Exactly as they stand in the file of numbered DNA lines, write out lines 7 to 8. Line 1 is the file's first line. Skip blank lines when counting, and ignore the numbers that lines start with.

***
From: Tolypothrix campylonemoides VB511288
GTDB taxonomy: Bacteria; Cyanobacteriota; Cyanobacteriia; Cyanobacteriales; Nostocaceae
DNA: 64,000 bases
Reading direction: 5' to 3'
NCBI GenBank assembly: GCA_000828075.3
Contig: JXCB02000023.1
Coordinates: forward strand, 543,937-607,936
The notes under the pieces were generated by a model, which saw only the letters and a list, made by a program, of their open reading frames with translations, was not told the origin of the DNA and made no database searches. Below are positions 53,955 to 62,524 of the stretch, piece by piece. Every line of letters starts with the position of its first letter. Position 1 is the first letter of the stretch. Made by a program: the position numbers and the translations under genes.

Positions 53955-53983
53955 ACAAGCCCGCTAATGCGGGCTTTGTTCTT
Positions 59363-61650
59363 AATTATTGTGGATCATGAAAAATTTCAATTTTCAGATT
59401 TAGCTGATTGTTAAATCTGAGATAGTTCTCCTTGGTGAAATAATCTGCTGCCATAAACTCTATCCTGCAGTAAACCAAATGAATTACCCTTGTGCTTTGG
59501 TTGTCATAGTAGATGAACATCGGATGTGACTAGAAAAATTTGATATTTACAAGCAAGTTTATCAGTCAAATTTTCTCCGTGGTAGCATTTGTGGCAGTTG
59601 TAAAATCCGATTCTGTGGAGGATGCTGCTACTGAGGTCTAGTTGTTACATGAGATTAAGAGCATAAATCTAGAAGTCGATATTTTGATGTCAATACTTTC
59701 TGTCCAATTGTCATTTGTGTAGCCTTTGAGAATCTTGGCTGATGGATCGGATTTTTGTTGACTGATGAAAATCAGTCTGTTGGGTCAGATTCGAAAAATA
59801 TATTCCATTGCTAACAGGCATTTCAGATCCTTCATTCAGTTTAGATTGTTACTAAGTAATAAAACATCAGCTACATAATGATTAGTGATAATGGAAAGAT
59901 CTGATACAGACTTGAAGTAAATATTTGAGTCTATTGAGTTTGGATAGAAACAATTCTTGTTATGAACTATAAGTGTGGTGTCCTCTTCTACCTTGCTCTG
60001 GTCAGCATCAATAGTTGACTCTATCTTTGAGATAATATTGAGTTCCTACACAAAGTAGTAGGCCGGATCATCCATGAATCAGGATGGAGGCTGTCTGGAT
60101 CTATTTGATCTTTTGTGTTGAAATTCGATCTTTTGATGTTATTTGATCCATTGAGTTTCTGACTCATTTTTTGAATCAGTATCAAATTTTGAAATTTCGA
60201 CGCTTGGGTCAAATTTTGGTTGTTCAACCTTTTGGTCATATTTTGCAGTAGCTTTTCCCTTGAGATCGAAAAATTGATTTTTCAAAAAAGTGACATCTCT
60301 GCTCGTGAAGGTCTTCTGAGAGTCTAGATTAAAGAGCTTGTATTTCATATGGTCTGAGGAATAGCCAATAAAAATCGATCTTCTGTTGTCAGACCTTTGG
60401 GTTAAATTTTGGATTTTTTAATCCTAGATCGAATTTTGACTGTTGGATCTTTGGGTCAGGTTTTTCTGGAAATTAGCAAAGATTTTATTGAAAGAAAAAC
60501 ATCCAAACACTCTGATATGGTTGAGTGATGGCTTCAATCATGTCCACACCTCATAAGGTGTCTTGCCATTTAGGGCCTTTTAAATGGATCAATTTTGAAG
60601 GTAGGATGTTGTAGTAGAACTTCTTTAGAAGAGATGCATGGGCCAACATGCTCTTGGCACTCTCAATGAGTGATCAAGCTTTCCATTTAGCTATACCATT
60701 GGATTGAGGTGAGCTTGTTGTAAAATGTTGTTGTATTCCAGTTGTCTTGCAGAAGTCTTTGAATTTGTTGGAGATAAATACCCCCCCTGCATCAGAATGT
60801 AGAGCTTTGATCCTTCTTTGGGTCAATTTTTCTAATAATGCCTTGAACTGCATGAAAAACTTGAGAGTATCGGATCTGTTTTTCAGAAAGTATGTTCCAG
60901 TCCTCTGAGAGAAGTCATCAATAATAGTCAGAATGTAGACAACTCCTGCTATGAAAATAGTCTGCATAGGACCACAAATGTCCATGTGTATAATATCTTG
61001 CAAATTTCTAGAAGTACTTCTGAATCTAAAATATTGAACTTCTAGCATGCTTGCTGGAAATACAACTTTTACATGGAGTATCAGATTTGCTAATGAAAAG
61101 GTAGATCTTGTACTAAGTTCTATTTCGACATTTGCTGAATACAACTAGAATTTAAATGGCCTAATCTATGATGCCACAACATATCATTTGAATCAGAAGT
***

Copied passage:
Coordinates: forward strand, 543,937-607,936
The notes under the pieces were generated by a model, which saw only the letters and a list, made by a program, of their open reading frames with translations, was not told the origin of the DNA and made no database searches. Below are positions 53,955 to 62,524 of the stretch, piece by piece. Every line of letters starts with the position of its first letter. Position 1 is the first letter of the stretch. Made by a program: the position numbers and the translations under genes.